From the beginning, the Dead were not your run-of-the-mill rock ’n’ roll outfit. They successfully married a number of musical styles into one cohesive sound held together by elaborate jams. But there was also something deeper at work.
“We sort of set ourselves up as leaders of a spiritual movement in as much as religion originally meant a binding together of people,” Lesh says. “We brought folks together in an atmosphere where they didn’t have to worry about being anything other than themselves. Joseph Campbell
Over the years, the Dead were prolific enough in the studio, but they primarily made their reputation as a live band. Their fans, known as Deadheads, were fiercely loyal, often traveling great distances to see the band perform. And importantly, there were always officially sanctioned taping sections set up at each venue the band played. Legions of tapers documented Dead performances for posterity and were encouraged to trade their recordings freely. Lesh proclaims that such a policy was a damn good career move.
Even now, file-sharing doesn’t seem to bother him. Lesh’s attitude is this: “Hey, like it or not, it gets the music out there and, really, it’s the suits rather than the artists who have the most to lose from it. It’s certainly a trade-off, but in the end, I’m down with it,” he says.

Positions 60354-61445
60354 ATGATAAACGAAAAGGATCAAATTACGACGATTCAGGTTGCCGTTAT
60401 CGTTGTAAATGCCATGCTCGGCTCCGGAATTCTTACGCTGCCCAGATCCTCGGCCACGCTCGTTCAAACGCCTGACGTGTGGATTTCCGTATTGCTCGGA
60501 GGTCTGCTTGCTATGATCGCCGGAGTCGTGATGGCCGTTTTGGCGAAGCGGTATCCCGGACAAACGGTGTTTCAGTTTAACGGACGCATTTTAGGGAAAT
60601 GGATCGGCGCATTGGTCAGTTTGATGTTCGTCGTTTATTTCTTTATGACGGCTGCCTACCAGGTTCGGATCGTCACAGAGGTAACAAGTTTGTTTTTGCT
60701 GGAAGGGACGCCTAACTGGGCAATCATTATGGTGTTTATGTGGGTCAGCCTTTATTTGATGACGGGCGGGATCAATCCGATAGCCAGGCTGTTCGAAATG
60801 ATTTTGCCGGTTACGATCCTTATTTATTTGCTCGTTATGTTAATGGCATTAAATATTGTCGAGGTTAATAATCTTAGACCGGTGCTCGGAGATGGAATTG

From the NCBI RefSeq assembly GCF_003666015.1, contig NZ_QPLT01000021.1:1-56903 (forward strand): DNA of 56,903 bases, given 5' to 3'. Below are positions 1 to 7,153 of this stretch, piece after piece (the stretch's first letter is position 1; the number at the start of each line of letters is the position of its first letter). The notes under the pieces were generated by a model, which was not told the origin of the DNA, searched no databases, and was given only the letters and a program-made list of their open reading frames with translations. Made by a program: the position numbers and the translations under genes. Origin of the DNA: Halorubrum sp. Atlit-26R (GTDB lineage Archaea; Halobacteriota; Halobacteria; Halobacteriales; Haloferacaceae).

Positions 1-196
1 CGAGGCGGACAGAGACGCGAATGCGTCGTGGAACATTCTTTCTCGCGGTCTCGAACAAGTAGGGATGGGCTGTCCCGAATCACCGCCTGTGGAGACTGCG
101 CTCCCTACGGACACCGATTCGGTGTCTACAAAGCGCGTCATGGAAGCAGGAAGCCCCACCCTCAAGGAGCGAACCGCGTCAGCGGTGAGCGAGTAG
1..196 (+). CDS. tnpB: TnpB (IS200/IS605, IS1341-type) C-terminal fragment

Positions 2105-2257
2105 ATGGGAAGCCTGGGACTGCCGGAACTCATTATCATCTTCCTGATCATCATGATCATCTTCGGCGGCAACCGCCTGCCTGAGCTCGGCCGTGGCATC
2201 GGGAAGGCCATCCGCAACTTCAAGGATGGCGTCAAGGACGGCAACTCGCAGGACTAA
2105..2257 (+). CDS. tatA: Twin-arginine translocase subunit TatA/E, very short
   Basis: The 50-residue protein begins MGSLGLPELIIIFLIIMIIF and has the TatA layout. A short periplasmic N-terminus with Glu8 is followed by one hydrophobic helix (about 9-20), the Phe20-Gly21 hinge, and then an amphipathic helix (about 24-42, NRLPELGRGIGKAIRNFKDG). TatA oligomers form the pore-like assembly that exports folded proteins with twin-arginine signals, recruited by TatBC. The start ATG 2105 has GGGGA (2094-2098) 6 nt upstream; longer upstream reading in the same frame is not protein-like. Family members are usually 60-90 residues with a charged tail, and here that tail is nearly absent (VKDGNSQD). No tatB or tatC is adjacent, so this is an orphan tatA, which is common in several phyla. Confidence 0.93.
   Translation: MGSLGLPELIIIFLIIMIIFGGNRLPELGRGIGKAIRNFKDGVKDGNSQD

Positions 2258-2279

When Garcia died in the summer of 1995, the Grateful Dead were officially put to rest. Since that time, Lesh has busied himself with a variety of projects. He set up a service-oriented non-profit organization known as the Unbroken Chain Foundation. He was even involved briefly in the world of drama, portraying, appropriately enough, a mythical underworld figure in a low-budget production.
Last year he released his first book, “Searching for the Sound,” a memoir of his Dead experiences. And most recently, Lesh has immersed himself in academia. Next year he will be the composer in residence at Stanford University, and will also co-teach a history course on the 1960s at his son’s high school.
And there have been higher-profile endeavors for Lesh. He’s occasionally hit the road with former Dead bandmates under temporary monikers. And he annually assembles a loose confederation of like-minded musician friends for a rigorous round of touring. Lesh insists he likes to be spontaneous about who is in his band at any given time.
“There is no short list of potentials. I always just sorta bump into people that I’d like to play with in the future and it usually works out,” he says.
These days, Lesh commercially releases soundboard quality recordings of every live show, but don’t expect him to return to the studio anytime soon.
“I’ve never liked the studio experience or making records for some big company,” he says. “I’m more into the originality and freshness of every new performance.”
There is, apparently, one notable exception in this realm. “If Ryan Adams, who to me is like a little brother with immeasurable talent,” Lesh says, “if he were to approach me about producing me in the studio or even just sitting down to write some songs together, I would do it in a minute.”
What the future ultimately holds for Lesh remains to be seen. He says that for now, “It’s just good to be vertical and in the company of family and friends.”
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